We happened to be there on a Tuesday, which is half price burger day, so we had burgers.


Mine was the grilled onion burger.

I really enjoyed the burger and thought it was one of the better ones I have had.  Larry said it was OK, but nothing special.  We both agreed the fries were some of the worst we have ever had.


In the parking lot was this restored old pickup truck.  I just thought it was really neat to be driving the road in this old car.


Next stop, just down the road, was the round barn.



From what I was told, the reason for the round barn was that people believed that a tornado would not destroy a round barn.  And Oklahoma is certainly in tornado alley!

Here is a picture of the road.


Can you imagine back in the 1900’s when this was the major road between Chicago and California.  It was called the “mother road”.  A lot of history along the way!.  We stopped at a Route 66 Museum in Clinton OK along the way.


One of the highlights of this museum was a slide show about a young man who had driven the road back in the 60’s and then drove it again in the early 2000’s.  He stopped the same places and took updated pictures (that were in the slide show).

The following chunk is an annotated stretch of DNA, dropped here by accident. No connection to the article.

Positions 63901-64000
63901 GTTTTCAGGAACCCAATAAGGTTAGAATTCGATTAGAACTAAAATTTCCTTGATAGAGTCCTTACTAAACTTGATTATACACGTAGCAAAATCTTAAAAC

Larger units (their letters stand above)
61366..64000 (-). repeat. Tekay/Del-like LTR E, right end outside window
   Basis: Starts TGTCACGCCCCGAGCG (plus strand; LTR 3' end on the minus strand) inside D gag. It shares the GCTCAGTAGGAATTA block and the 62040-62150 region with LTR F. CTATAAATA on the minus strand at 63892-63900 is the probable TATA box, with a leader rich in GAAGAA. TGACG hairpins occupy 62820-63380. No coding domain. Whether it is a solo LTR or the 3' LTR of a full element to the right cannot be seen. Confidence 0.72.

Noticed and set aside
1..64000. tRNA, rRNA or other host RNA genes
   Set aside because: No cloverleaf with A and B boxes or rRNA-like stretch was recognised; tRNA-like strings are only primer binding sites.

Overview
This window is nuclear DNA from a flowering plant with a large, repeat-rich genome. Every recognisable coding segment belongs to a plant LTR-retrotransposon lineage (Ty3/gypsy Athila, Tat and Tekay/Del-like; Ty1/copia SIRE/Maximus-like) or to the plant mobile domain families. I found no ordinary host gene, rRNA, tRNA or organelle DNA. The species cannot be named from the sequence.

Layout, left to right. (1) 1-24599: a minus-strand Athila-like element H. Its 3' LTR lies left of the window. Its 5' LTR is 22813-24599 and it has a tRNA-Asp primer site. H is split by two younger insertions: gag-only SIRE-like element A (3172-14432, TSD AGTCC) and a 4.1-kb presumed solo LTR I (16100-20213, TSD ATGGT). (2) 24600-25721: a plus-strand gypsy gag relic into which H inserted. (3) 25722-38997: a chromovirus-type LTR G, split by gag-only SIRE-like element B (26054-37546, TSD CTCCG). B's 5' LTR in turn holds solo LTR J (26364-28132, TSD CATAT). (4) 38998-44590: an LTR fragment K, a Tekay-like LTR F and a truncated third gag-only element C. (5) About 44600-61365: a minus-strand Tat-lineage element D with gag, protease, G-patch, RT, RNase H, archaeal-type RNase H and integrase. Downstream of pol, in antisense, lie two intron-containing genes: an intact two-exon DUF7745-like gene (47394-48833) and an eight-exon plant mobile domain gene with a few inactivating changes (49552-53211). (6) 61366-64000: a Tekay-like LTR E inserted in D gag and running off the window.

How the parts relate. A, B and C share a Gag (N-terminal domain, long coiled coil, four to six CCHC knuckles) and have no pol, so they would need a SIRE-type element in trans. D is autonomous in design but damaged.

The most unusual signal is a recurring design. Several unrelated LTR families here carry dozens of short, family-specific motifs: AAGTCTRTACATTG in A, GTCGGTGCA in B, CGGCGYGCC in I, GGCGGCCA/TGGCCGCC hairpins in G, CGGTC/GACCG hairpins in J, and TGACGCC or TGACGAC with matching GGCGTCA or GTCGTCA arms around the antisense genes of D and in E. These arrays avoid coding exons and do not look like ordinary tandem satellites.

One place we stopped, but did not go in was “The Rock” café.  If you remember the Disney movie “CARS”, you will be interested to know that the Corvette in that movie is based on the owner of the café.




The rocks that are the building materials for this café came from the excavation for the original route 66 road.

All along the road are small “Tourist Cabins”, that people used to stay in as they traveled this road.   Some are still in operation, some are closed.  It is good to get off the freeway sometimes and explore the side roads where history happened.  To feel what it was like to take the road at a slower pace.  Where the trip was just as exciting as the destination.

We have purchased a couple of books about the road, and hope to travel more of it in the future.